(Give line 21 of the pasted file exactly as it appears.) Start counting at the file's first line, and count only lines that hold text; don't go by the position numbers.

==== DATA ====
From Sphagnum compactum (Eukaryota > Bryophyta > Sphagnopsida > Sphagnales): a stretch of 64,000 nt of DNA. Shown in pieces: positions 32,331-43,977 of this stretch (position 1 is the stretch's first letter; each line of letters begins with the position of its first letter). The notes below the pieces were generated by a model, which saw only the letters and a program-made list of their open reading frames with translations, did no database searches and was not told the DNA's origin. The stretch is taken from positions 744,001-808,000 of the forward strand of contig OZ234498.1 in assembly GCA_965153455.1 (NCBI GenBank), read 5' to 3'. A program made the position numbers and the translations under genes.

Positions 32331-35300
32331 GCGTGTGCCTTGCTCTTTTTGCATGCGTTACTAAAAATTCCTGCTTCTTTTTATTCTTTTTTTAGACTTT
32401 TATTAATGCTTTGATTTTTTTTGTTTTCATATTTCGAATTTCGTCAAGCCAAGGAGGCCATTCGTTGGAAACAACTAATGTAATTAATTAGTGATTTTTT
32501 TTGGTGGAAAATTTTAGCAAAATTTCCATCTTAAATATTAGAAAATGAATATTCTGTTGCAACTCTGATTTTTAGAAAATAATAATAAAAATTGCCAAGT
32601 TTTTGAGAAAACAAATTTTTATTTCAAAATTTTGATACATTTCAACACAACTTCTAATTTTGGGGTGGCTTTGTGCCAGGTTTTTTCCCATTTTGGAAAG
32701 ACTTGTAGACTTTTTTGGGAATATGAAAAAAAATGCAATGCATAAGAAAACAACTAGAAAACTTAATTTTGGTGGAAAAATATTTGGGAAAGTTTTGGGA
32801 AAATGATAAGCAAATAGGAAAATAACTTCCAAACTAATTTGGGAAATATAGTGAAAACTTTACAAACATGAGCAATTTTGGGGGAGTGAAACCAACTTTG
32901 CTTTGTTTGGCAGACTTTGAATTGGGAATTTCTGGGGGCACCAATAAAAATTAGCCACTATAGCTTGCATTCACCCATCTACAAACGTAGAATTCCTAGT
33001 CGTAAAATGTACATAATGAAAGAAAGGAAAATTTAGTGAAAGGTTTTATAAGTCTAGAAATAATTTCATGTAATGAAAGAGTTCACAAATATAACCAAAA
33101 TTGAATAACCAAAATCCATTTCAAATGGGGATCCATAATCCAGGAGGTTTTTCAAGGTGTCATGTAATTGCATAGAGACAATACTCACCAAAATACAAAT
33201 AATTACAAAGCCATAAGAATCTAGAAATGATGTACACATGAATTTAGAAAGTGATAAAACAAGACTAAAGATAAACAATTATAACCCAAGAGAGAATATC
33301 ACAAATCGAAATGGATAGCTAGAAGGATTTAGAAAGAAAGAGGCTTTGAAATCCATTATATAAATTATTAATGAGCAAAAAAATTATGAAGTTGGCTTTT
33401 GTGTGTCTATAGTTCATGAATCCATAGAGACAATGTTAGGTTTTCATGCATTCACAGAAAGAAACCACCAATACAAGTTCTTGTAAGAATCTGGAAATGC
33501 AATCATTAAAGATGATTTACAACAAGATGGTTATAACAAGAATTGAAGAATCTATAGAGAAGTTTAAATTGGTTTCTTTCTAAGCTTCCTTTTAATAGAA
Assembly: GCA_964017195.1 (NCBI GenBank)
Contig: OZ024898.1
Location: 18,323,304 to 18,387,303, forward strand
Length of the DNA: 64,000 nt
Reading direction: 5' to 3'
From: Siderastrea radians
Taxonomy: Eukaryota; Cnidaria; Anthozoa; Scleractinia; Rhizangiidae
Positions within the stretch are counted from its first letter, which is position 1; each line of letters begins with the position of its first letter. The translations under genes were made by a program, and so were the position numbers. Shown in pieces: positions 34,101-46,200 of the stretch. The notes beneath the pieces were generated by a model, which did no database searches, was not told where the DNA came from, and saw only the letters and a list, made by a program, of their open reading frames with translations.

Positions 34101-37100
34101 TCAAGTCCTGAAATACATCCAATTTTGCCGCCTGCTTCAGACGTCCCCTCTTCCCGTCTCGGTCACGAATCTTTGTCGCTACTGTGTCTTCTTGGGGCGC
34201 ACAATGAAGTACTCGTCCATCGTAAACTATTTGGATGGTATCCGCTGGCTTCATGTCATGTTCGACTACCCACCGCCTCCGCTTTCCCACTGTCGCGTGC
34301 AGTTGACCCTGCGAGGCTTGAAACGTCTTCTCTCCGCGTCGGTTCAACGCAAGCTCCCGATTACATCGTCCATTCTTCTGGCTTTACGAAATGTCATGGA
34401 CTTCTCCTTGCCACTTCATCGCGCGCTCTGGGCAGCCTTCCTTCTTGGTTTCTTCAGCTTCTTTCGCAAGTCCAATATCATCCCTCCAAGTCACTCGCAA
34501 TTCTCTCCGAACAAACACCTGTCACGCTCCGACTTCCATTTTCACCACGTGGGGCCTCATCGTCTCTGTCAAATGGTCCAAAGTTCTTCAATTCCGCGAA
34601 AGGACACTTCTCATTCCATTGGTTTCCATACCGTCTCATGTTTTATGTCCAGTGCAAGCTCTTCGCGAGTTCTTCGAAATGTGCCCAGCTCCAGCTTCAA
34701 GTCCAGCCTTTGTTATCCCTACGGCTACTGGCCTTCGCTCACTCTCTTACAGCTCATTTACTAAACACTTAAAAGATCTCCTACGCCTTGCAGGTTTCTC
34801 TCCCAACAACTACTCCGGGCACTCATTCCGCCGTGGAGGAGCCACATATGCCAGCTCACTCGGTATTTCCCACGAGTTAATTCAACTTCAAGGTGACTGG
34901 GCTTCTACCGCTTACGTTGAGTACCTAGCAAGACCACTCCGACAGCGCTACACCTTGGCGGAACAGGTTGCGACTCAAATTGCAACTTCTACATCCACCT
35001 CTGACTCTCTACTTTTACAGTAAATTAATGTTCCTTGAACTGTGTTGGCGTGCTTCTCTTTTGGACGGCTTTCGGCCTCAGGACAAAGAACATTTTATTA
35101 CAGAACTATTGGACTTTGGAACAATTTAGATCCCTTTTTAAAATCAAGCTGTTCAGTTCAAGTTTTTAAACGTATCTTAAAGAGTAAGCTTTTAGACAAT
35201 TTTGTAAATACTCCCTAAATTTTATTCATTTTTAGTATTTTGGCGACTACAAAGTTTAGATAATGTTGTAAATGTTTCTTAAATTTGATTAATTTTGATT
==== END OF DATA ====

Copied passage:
From: Siderastrea radians